The tapestry of life by Alessia Belsito-Riera
A beautifully interwoven metaphor, Distaff presents a patchwork tapestry of artist Kate Stevens West’s matrilineality. At Bowen Gallery until the 12th of November, the paintings “bring together the women who wove my family”, Stevens West says.
A distaff is a traditional tool used for spinning flax, an important motif in Stevens West’s exhibition. Each work is painted on canvas and contains a stick or staff that alludes to this tool. The painter pays close attention to textiles in Distaff, as they were and are often “the outlet of the genius, engineering skills, problem-solving, and creativity of women”, she says.
Perhaps not so coincidentally, distaff also means ‘of or concerning women’ and refers to maternal lineage. In making the pieces for her exhibition, Stevens West has researched the lives of the women in her family, saying that she feels she has met them in a new way and made them visible. “They are no longer names on a page, or even names long forgotten. I have given them space in the world again,” she continues. “Our family stories tend to focus on the men and their work, but the women often had demanding roles too, their lives were just as rich and complex.”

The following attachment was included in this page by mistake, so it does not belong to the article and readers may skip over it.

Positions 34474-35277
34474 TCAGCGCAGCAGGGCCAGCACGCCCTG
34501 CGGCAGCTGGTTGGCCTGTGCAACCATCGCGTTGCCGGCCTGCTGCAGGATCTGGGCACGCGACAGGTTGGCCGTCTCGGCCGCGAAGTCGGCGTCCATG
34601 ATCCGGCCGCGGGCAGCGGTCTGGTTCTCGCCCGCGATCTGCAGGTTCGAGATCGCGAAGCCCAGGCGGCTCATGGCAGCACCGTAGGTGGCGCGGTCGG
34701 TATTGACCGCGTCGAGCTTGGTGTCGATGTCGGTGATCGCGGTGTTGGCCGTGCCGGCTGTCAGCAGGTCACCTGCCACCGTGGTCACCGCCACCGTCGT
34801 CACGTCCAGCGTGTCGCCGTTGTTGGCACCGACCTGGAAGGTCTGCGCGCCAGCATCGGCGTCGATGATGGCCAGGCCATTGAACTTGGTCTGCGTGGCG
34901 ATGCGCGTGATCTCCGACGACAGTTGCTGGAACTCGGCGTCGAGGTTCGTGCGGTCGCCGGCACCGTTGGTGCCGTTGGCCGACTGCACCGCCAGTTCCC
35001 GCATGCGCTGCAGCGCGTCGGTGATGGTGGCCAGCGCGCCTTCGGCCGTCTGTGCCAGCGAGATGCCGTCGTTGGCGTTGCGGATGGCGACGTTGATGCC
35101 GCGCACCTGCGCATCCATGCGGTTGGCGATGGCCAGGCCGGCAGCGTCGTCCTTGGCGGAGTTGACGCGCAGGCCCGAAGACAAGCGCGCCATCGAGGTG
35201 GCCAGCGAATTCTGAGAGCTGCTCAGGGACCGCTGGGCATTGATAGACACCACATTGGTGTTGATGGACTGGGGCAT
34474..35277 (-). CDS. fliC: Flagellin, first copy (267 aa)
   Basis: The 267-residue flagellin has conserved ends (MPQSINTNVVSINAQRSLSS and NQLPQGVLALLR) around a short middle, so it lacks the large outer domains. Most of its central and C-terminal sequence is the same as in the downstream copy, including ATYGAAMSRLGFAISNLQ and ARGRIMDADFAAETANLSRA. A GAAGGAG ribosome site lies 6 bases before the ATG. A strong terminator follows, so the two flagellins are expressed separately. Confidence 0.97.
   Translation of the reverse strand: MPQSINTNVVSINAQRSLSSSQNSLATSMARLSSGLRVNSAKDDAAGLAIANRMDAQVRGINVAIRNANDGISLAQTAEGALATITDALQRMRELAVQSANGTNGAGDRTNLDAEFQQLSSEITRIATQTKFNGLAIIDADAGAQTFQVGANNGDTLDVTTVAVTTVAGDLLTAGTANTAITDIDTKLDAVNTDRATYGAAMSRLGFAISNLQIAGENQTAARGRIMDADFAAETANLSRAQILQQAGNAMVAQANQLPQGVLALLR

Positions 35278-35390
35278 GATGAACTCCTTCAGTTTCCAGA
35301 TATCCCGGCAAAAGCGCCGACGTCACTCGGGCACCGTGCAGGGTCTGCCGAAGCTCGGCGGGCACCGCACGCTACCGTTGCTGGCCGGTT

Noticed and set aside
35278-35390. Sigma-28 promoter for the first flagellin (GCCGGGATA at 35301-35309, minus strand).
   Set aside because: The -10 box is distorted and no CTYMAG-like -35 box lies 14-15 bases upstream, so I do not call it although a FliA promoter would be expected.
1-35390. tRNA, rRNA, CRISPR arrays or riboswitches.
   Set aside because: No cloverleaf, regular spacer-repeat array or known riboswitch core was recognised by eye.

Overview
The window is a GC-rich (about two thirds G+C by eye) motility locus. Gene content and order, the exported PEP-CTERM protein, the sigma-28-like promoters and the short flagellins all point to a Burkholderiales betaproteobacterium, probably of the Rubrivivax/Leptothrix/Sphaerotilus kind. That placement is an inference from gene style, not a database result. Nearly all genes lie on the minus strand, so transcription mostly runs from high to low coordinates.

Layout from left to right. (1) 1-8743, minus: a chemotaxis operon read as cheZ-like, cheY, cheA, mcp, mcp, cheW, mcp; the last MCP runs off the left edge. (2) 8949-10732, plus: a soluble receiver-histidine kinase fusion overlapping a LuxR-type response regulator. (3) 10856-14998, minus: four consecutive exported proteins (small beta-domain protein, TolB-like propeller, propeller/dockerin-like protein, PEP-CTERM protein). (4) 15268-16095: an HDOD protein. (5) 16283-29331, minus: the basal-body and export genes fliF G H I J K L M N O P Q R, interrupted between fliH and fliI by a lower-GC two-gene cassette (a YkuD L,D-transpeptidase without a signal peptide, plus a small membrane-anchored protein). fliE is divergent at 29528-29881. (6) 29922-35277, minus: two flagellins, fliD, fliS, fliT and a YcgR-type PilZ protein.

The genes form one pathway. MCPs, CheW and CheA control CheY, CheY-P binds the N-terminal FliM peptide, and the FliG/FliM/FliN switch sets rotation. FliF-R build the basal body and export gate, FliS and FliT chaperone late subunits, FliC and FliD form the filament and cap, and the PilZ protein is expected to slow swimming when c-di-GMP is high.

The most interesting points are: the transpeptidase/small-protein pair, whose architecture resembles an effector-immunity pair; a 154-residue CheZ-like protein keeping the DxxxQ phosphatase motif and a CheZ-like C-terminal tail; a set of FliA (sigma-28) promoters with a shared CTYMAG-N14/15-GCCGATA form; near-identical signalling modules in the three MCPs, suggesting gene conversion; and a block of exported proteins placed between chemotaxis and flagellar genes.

“Women like these are the portal to our existence, and our country as it is today. The threads of tensions within our society can be traced closely at their lives.”
Stevens West believes it is important to see women in history and artwork “for what we are. Equal participants”.